[0047] With reference now to FIG. 5, a flowchart depicts a server-side process for receiving time-on-page metric data in accordance with the present invention. Assuming that the server system has a reverse proxy configured to process incoming requests, the process begins with the reverse proxy receiving the request for the “dummy” Web page with the attached parameter that represents a time-on-page metric value (step 502), which is recognized by the reverse proxy as a “dummy” Web page request based on the URL in the request message. The reverse proxy forwards the time-on-page metric value to a data collector unit (step 504), which saves the time-on-page metric value (step 506) for statistical or other form of processing. Rather than burden the Web server with the incoming request, the reverse proxy is able to quickly respond with a null response to the client (step 508), thereby completing the process. Assuming that the request messages and response messages are formatted in accordance with the HTTP protocol, the reverse proxy would return a so-called HTTP “204” response code that indicates to the browser application that it should not parse the response for content, i.e. the response message is a “no content” response.

[0048] With reference now to FIG. 6, a simple Web page is shown that contains a script which collects a time-on-page metric value and then returns the metric value to a server. It should be noted that the Web page that is shown is for exemplary purposes only, and the tags and statements within the Web page could be adjusted for a particular browser application or for a particular scripting language.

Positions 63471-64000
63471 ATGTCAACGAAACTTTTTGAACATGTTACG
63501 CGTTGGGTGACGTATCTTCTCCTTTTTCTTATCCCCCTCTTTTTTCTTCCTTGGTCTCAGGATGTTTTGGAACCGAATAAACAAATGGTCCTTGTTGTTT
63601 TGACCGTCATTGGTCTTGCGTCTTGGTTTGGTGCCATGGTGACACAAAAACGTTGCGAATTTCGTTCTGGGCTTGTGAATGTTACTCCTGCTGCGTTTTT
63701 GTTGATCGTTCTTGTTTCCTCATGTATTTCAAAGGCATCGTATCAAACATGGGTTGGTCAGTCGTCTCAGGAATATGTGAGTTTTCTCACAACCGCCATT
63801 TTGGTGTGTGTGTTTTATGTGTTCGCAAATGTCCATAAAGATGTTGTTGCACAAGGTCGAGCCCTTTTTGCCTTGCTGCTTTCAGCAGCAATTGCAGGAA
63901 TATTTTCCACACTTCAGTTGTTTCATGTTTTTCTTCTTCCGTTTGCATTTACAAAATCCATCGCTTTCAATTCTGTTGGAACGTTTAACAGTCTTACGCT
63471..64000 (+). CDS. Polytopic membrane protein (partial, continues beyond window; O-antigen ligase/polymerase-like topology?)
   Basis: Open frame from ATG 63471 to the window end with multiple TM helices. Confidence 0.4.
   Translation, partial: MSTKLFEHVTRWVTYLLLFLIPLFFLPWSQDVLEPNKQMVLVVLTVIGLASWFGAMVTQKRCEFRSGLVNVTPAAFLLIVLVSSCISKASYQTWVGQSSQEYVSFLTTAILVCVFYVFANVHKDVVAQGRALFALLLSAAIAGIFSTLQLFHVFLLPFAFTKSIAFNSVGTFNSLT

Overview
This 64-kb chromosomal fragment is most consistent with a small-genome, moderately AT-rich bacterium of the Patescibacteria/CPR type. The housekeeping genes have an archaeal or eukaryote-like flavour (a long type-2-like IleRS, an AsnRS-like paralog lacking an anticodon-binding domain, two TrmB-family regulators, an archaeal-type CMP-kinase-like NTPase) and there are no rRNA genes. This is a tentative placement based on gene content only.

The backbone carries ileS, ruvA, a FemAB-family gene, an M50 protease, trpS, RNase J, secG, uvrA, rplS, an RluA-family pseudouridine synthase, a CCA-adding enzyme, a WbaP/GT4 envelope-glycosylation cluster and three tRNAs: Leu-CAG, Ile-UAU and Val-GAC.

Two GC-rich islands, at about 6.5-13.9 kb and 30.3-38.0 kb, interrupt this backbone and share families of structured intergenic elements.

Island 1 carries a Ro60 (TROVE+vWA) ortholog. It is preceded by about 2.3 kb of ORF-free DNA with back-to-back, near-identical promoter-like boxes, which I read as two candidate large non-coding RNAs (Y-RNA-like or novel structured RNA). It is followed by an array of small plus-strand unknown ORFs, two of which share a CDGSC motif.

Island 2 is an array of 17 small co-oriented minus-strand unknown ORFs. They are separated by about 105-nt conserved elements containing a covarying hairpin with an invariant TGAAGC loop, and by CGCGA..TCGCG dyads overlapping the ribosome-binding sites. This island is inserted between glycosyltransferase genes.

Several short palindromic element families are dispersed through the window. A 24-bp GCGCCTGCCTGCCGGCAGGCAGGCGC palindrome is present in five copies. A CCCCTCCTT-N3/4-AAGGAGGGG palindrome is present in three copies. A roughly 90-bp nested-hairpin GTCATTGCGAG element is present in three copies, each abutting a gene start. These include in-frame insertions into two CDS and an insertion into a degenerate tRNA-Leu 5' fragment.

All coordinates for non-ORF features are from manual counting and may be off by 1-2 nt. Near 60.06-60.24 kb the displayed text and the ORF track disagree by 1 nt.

[0049] Tag 602 defines a script that is embedded within the Web page and identifies which scripting language is being used. Script statement 604 registers the time-on-page computation function with the “onUnload” event handler. Statement 606 obtains and saves the current time, which is executed when the browser interprets the Web page after it is received from the server and just prior to displaying the Web page. Statement 608 starts the definition of the trigger function, which is executed when the “onUnload” event handler is triggered. Statement 610 computes the time-on-page metric value as the difference between the current time and the time that the Web page was first displayed.